Tony Parker is currently one of the more highly sought after uncommitted basketball recruits in the Class of 2012. The Miller Grove (Ga.) High senior center is on the verge of the nation's top-30 overall prospects, and is considered one of its five best centers. He's considering scholarship offers from the likes of national champion Kentucky, Kansas, Ohio State, Duke, Georgetown and in-state Georgia, to name a few.
Those opportunities should come as no surprise given Parker's statistically dominant senior season, in which he averaged nearly 17 points, 11 rebounds and 3 blocked shots per game en route to earning the Atlanta Journal-Constitution's Player of the Year honor.
What would be a surprise is getting anyone who saw Parker play basketball in middle school to believe he's reached his current heights. That's because at age 12, Parker already stood 6-foot-3 … and weighed an offensive lineman-like 300 pounds. With dimensions more likely to grow into a future Gilbert Brown than DeJuan Blair, most assumed that Parker's future lay on the gridiron, blocking for a quarterback.
"I wasn't always as slim as I am now," Parker told the Journal-Constitution. "I averaged around four points a game. When I scored, the crowd went crazy. That's how horrible I was. Me and my dad [Virgil Parker] used to be in the gym, and people would come by and say, 'Oh, you got you a lineman out there.' But I kept playing and I kept playing. It gave me lot of ambition to prove to people that I really was a basketball player."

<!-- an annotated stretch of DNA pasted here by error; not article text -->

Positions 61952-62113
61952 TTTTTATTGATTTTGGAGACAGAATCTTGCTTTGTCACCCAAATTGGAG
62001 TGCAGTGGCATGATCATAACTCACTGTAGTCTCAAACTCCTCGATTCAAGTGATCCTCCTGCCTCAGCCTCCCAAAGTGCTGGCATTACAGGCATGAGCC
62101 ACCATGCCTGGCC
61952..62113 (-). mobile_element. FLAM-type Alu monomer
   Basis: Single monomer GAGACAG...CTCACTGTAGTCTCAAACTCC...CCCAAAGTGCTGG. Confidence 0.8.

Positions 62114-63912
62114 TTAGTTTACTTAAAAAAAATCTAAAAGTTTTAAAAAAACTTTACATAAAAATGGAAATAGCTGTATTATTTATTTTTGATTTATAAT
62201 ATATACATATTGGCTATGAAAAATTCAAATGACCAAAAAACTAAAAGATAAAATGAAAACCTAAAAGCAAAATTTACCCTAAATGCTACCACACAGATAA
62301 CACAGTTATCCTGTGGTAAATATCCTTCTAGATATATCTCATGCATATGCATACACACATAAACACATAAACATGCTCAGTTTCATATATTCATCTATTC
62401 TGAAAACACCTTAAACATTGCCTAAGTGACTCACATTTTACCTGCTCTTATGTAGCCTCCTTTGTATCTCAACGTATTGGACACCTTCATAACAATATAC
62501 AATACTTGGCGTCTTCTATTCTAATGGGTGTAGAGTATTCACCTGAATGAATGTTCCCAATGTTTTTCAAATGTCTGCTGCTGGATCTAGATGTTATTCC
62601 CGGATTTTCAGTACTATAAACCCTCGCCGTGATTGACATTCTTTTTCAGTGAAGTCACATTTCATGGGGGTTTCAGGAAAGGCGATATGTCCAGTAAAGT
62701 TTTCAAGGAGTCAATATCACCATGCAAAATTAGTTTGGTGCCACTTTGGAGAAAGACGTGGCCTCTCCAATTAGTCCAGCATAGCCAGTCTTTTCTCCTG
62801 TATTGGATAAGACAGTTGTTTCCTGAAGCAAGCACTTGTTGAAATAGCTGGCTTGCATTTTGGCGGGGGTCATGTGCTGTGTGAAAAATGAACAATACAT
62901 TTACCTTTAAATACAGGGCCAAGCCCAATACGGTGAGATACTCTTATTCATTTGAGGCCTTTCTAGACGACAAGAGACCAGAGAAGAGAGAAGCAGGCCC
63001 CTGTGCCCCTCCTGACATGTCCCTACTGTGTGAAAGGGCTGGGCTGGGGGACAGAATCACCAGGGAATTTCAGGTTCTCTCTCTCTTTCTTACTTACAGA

It goes without saying at this point that Parker has proven that, time and again. The senior was a McDonald's All-American and won four consecutive state titles at Miller Grove. Incredibly, he was a starter on all four of those teams.
According to his coach, Miller Grove headman Sharman White, the biggest part of Parker's success was his work ethic, which was fueled by skepticism that he would eventually grow into a basketball frame or be worthy of the honors that have now been bestowed upon him. White simply called his work ethic "unbeatable."
Now standing 6-foot-9 and 270 pounds, Parker will need similar effort to stand out at the next level, particularly considering the elite programs that he is still considering. When that time does come, all Parker will have to do is reflect on where he came from and what he learned at Miller Grove, and he'll probably do just fine.
"I just know I wanted to win," Parker said. "Winning was most important thing for me coming in as a freshman. I was coming into a program with eight seniors [including Georgia Tech basketball player Mfon Udofia and former Tech football player Stephen Hill] that had just lost in the Final Four. They were hungry, and that was huge to me. That's the hungriest guys I've ever played with. That just stayed with me through workouts, practice and in the classroom.'"